Terumo acquires Medeon’s large bore vascular closure system for $20M

A stethoscope and paper money.
Taiwanese devicemaker Medeon sells its large bore vascular closure system to Terumo for $20 million. (iStock)

Medeon Biodesign, a Taiwanese maker of minimally invasive surgical devices, sold its large bore vascular closure system to Terumo for $20 million.

The XPro System is an automated suture-mediated closure device that simultaneously delivers two pairs of sutures during percutaneous large bore procedures, including transcatheter aortic valve replacement, endovascular aneurysm repair, thoracic endovascular aneurysm repair and percutaneous balloon aortic valvuloplasty procedures.

Under terms of the agreement, Tokyo-based Terumo will pay an upfront payment of $20 million and additional payments when certain milestones are met. The two companies will continue to collaborate on future regulatory developments of the device.

Whitepaper

Overcoming Risk in Oncology Drug Development

Oncology drug development is full of potential obstacles and risks, and you must carefully plan each step. Download this whitepaper for tips on finding the fast track. Premier Research. Built for Biotech.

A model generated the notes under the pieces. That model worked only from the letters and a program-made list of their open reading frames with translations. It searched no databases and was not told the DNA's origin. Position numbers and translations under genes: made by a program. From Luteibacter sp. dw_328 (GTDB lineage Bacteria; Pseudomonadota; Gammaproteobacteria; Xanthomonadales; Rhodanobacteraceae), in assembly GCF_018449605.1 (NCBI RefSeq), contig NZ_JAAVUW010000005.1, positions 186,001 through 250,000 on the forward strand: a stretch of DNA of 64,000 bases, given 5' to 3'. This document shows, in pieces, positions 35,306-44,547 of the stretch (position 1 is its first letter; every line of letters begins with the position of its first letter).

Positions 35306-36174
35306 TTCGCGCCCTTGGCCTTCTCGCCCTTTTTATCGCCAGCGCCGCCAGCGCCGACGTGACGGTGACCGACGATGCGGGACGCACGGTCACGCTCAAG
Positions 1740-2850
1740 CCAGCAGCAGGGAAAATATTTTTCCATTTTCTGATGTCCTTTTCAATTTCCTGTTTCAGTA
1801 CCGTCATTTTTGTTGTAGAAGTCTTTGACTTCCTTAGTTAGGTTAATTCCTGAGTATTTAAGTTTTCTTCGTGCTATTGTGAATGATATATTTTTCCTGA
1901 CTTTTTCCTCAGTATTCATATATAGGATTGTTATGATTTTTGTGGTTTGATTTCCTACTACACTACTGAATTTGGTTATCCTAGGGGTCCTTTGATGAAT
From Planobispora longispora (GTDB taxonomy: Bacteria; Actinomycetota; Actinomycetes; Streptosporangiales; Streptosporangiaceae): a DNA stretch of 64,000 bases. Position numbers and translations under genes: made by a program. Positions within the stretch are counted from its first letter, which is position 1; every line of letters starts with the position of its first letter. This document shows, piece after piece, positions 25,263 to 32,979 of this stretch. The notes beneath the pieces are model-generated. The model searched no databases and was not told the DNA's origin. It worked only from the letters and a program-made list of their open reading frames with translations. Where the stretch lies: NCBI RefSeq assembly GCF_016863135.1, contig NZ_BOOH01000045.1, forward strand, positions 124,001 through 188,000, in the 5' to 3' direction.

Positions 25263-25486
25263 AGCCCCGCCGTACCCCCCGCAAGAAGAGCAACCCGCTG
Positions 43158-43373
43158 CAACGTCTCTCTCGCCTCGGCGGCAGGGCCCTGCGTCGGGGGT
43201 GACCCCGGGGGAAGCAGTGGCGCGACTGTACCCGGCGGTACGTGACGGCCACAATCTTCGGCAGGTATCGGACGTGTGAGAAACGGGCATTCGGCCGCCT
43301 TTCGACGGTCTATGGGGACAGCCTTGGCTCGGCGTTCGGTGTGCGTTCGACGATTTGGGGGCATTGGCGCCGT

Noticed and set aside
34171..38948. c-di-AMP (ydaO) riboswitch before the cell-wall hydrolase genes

"Access site complications in large bore procedures remain a significant concern among practicing clinicians,” Yue-Teh Jang, Ph.D., chairman and CEO of Medeon, said in a statement. “Leveraging the advantages of the security of suture-mediated closure and built-in safety mechanisms, the closure system provides a better solution for the large bore procedures with excellent outcomes and rapid hemostasis.”

The XPro system has successfully undergone a CE Marking clinical study in New Zealand, Australia and Taiwan. In those studies, the device achieved immediate or rapid hemostasis at the puncture sites, resulting in improved outcomes and earlier discharge from hospitals, the company said.

Suggested Articles

The FDA approved the first spinal tether to correct the most common form of scoliosis—a ropelike implant that pulls the vertebrae into shape.

Agilent launched a new analyzer for research that observes cell behavior in real time while also collecting biosensor information.

Five years after Congress passed a law to reduce unnecessary MRIs and CT scans, federal officials have yet to implement it.